For my final project I wanted to come out feeling extremely confident in typography and colour generation that could be used in a practical context. A significant portion of generative work that I’ve seen often creates interesting art while playing with type, but rarely have I seen it to create actual communication pieces. When I was first introduced to generative art and design, my peers and I felt a bit nervous. We were apprehensive and felt that some were saying that code could replace our jobs as designers. However, through this final project I finally understood how creating work with generative typography is no different than using tools that that are so familiar to designers, such as the Adobe suite.
My favourite project of the semester had been the book project because I was given new tools to explore a different way of thinking about type manipulation. Being able to easily create image and pattern through type is a powerful skill for a communication designer and I now feel more prepared to create pieces in the future that contain greater visual complexity and depth. As reflected in my personal work, I am very fond of repetition and intricate pattern details. Through the book project, and this final project, I feel that I can now effortlessly create patterns and length repetitions, that would normally take hours by hand. I also feel comfortable writing multiple programs to create richer work, which allows me to understand how to use the strengths of each language.
(Above) Some of Yuan Guo’s poster work that inspired me.
When I began this project I looked to the work of two other designers for inspiration for where to start and what type of goals to set for myself. The first designer I looked to was Yuan Guo who is very talented when it comes to colour and form relationships. His poster work was a great source for inspiration, and I began to wonder which elements from his work I could recreate with code. The first element I was interested in was his effective use of fluorescent colours and neon gradients. That became the first goal of my project, to create generative neon gradients that would translate well from screen to print. The second goal I had set for myself was to create my own style of glitching. I’ve seen this design trend overused and misused very often, but I still think it can be a tasteful way to create texture if used effectively. In think in Guo’s glitch art calendar, I think he has over used the effect, as many designers and artists do, to the point where some pieces are illegible. In terms of creating my own glitching I first attempted to use pixel manipulation, but then discovered that I would not be able to export my work as a PDF, which is vector based. I ended up creating fake “vector pixels” (single points) as pixels instead. I selected portions of the gradients and replaced rows of “pixels” with the colour of a pixel in close proximity. I think this created a subtle texture rather than the jarring distortion that is commonly seen in glitch art.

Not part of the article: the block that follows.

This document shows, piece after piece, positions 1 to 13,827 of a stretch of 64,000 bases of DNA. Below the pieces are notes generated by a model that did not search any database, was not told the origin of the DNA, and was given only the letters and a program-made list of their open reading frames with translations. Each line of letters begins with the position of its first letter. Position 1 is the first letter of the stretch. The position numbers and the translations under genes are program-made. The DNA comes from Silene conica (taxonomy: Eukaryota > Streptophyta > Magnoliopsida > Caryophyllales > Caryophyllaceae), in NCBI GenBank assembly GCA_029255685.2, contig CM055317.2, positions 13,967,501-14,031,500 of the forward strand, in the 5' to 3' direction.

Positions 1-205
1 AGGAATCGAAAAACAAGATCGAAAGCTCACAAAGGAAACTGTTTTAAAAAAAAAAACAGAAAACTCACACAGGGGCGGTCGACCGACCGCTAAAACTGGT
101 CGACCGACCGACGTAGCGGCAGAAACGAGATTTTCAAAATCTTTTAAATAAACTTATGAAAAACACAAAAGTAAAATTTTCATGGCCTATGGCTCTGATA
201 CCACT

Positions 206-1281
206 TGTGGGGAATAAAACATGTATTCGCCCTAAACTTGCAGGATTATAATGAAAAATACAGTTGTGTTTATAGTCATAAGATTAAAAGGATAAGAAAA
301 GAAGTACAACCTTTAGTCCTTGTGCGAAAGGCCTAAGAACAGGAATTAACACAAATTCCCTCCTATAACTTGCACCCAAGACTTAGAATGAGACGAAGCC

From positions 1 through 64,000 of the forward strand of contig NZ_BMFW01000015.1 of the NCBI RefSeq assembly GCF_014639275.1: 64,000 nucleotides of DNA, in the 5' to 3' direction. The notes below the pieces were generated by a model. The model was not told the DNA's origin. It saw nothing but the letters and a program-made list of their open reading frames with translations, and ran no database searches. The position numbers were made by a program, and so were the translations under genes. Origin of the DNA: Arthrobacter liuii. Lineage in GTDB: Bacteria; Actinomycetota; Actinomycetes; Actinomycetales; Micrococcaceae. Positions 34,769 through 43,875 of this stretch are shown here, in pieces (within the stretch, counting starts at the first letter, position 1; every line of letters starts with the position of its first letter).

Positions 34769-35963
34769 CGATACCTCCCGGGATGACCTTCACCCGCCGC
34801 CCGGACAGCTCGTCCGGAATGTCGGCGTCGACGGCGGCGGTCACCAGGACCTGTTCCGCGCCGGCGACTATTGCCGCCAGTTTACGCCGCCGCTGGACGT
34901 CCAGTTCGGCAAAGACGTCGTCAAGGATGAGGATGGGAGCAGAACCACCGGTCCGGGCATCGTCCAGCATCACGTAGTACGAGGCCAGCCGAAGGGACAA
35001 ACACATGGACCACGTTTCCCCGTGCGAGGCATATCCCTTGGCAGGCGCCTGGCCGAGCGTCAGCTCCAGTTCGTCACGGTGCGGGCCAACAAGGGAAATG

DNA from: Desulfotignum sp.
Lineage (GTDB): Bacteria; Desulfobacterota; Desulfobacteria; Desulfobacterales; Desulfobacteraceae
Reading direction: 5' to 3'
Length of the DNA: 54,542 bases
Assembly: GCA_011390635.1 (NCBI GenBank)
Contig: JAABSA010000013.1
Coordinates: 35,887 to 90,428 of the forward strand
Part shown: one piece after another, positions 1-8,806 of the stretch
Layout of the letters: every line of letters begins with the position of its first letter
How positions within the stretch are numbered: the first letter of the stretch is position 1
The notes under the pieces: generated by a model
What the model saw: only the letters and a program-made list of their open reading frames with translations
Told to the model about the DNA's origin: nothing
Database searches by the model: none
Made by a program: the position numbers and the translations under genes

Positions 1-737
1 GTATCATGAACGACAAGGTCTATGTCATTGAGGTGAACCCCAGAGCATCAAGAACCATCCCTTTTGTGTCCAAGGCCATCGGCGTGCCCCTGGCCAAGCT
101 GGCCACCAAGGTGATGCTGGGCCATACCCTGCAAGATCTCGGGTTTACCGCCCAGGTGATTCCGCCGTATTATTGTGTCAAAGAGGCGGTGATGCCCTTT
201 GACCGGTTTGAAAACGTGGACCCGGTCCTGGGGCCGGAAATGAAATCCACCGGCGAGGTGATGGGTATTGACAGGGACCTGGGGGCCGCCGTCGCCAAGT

In addition to Guo, I looked to my professor Kyuha (Q) Shim for typography inspiration. Q’s site Code and Type was a good source to look to for examples for coded type that plays with form. However, Q’s work was node based which I am unfamiliar with. Using Processing I first attempted to write type on complex wave paths, then tried to manipulate the type the same way I did with the glitching, by manipulating the pixels. Later Golan introduced me to Geomerative, which made typography manipulation effortless. I was then able to create subtle generative titles that mimicked the style of the glitch art.
(Above) Some of Q’s coded typography play that inspired me.
After creating the backgrounds, which contained the gradients, the glitch texture, and the title, I used Illustrator to convert the PDF’s to TIF’s that were the appropriate size for my InDesign file. I was then able to use basil to create the growing 60-212 title, as well as the “matrix” type treatment in the background. The “matrix” pattern uses the text from the course description paragraph, then splits the page into a grid of text boxes, large enough for only one character. It then places one character from the paragraph into each text box, then arbitrarily shifts the baseline between a given scale.
(Above)The wall behind my desk in my studio, showing the three generative posters with other work, including a page from the generative book, and a print from Brandon Ngai. Using an inkjet Epson p800 project effective for printing, as the colours turned out pleasantly neon, without being too harsh.